What’s the Best Milk for Frothing (And the Worst)?

This post may contain affiliate links. Please read my disclosure for more info.

Ready to upgrade from basic drip coffee to the exciting world of lattes, cappuccinos, and macchiatos? To enjoy these cool coffee shop favorites at home, you’ll need to master the art of milk frothing.

In this post, we’re diving into the perfect milk choices for creating that creamy froth, especially for those on a diet, lactose intolerant, or following a vegan lifestyle. Plus, we’ll share essential frothing tips and guide you on choosing the right milk frother for your coffee adventures. 

Quick Take: Best Milk for Frothing

Image Product

Best milk for frothing

Natrel Whole Milk,...image Whole milk Check price

Easiest frothing milk

Natrel Skim Milk,...image Skim milk Check price

Best non-dairy milk for frothing

Califia Farms -...image Oat milk Check price
Califia Farms -...image Almond milk Check price
Soy Dream Enriched...image Soy milk Check price

What Makes a Good Frothing Milk?

Let’s break down milk like a simple science lesson. Think of milk as a mix of fats, proteins, and sugars. The balance of fat and protein in it determines how well it foams up.

Full-fat milk creates a rich, creamy foam that tastes amazing. However, its heaviness means it doesn’t last as long as lighter foams.

Using milk that’s low in fat and high in protein gives you fluffy, light foam. It might not taste as rich as foam from full-fat milk, but it stays frothy for a longer time.

A close up of thick, rich milk froth, what you'd expect from the best milks for frothing

Milk contains two key proteins: caseins and whey. When you heat it, whey protein adds a unique taste to your coffee. This little detail can transform your coffee experience!

Caseins play a big role in how milk feels. In milk, caseins group up into tiny balls known as micelles. When milk is steamed, these micelles break apart, and casein molecules wrap around air bubbles. This process traps air, creating the bubbles we see in milk foam.

Can You Froth Non-Dairy Milks?

Milk for frothing doesn’t have to come from cows. Different milks have unique mixes of proteins, sugars, and fats. Some are too thin and barely froth. But, others are creamy like cow’s milk and whip up into gorgeous foam. Whether dairy or plant-based, the right milk can make your coffee extra special.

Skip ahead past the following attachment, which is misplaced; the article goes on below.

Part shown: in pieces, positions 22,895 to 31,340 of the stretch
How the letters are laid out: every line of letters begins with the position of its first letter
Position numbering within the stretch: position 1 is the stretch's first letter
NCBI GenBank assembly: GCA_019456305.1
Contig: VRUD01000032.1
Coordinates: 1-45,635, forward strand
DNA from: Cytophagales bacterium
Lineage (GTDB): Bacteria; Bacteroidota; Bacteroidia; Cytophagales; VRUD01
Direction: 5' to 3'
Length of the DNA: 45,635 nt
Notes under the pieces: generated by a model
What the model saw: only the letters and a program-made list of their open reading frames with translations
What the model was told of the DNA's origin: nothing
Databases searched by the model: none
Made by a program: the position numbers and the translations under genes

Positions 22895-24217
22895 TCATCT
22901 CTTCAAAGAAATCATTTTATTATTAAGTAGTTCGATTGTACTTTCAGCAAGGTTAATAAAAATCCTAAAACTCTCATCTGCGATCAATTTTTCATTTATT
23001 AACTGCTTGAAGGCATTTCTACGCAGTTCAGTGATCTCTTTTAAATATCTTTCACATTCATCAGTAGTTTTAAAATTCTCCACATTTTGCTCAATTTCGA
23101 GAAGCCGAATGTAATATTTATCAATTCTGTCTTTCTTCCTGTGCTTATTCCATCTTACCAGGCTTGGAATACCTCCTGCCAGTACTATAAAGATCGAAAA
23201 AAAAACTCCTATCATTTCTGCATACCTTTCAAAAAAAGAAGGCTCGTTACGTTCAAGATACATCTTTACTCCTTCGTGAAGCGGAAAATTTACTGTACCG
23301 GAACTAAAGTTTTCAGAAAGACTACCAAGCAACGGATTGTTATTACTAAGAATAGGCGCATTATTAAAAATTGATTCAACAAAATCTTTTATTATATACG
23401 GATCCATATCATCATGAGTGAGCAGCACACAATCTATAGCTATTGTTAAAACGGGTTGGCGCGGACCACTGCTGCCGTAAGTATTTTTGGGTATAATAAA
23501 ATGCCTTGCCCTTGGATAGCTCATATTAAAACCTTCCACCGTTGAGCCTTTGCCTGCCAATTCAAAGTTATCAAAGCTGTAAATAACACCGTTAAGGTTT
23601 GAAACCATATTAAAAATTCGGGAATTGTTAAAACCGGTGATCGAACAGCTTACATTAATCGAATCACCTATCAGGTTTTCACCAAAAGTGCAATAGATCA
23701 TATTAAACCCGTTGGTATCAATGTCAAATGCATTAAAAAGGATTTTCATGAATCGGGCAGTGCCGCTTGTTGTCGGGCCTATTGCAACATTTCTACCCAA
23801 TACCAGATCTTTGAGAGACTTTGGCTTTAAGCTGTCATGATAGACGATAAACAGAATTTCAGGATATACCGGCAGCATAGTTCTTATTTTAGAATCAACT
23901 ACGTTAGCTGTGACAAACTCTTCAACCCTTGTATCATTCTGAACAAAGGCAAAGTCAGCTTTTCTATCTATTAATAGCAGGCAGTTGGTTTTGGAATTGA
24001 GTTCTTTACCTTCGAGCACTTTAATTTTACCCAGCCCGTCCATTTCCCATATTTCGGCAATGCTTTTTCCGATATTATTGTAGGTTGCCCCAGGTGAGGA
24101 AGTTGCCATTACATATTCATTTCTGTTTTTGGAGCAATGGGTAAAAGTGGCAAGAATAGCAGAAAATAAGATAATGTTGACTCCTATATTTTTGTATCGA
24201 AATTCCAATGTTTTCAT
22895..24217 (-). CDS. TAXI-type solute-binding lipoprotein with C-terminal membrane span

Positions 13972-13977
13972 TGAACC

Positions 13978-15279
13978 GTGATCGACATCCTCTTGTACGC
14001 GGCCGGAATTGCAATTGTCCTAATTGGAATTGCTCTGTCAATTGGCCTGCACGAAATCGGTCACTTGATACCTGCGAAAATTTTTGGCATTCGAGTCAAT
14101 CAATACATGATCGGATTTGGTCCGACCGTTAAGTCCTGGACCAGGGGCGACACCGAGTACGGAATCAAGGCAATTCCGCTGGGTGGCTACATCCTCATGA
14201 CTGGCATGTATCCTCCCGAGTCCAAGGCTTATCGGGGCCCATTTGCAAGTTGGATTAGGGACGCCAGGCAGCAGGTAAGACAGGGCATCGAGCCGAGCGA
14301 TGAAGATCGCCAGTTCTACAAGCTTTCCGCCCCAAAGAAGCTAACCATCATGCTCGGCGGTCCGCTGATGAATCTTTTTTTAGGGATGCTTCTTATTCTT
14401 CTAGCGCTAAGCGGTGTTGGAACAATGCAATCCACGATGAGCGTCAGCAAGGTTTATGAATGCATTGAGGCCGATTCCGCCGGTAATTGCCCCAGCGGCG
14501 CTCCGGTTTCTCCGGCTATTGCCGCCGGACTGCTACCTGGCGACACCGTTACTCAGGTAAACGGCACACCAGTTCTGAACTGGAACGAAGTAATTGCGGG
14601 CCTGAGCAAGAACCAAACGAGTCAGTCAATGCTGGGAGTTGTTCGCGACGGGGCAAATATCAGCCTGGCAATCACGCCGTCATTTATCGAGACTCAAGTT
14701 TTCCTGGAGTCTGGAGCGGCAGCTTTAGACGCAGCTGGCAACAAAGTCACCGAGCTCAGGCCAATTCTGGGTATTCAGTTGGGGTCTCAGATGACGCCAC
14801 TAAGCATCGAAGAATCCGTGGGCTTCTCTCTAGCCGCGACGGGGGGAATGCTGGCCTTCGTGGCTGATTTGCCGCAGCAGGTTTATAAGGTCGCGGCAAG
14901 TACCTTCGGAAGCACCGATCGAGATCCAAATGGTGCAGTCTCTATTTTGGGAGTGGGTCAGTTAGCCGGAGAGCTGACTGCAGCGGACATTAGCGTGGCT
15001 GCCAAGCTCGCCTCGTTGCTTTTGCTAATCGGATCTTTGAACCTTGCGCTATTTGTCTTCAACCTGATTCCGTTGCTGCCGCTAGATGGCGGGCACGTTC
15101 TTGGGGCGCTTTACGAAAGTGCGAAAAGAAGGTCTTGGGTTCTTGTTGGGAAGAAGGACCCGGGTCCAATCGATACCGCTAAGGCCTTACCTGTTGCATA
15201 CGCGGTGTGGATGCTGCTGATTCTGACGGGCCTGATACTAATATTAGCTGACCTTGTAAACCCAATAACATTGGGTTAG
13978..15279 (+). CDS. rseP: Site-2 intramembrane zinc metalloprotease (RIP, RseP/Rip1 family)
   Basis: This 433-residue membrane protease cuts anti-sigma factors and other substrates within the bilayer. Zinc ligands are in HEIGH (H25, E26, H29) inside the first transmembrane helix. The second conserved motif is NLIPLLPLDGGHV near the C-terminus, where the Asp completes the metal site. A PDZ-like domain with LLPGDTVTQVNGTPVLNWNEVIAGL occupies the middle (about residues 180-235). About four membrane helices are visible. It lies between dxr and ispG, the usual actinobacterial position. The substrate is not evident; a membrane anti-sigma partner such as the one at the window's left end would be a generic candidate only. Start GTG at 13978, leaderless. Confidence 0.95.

Exploring each milk type is key. Sometimes, the brand matters too, especially with non-dairy options. They’re packed with extras like proteins and fats, affecting the outcome. Let’s dive into how these ingredients can change your coffee experience.

General Tips for Frothing Milk

Before diving into our list, remember these key tips for perfect milk frothing.

Picking a Milk Frother and Steamer

Explore different frothers and steamers for your perfect coffee foam.

  • Handheld milk frothers — like the Zulay Original — are great starter options due to their low price point and easy operation. They don’t typically come with containers for the milk, though, and they don’t heat the milk. You’ll need to microwave or otherwise bring the milk up to temperature before using them.
  • Manual milk frothers — like the Ninja Easy Frother — operate with a plunger very similar to that of a French press. Many of these frothers are made of microwaveable glass or plastic, so you can heat the milk without transferring it. The actual frothing takes a bit more effort, but these can be a cheap and very convenient option if you don’t mind a bit of plunging.
  • Electric milk frothers — like the Nespresso Aeroccino3 — tend to be more expensive than the previous two options. For that extra price, though, you get a machine that heats the milk while frothing it, so the entire process is completed often with a single button press. The temperatures are typically more accurate than what you’ll get by microwaving milk, and models like the Brevillle BMF600XL even offer customizable temperatures for use with non-dairy milk.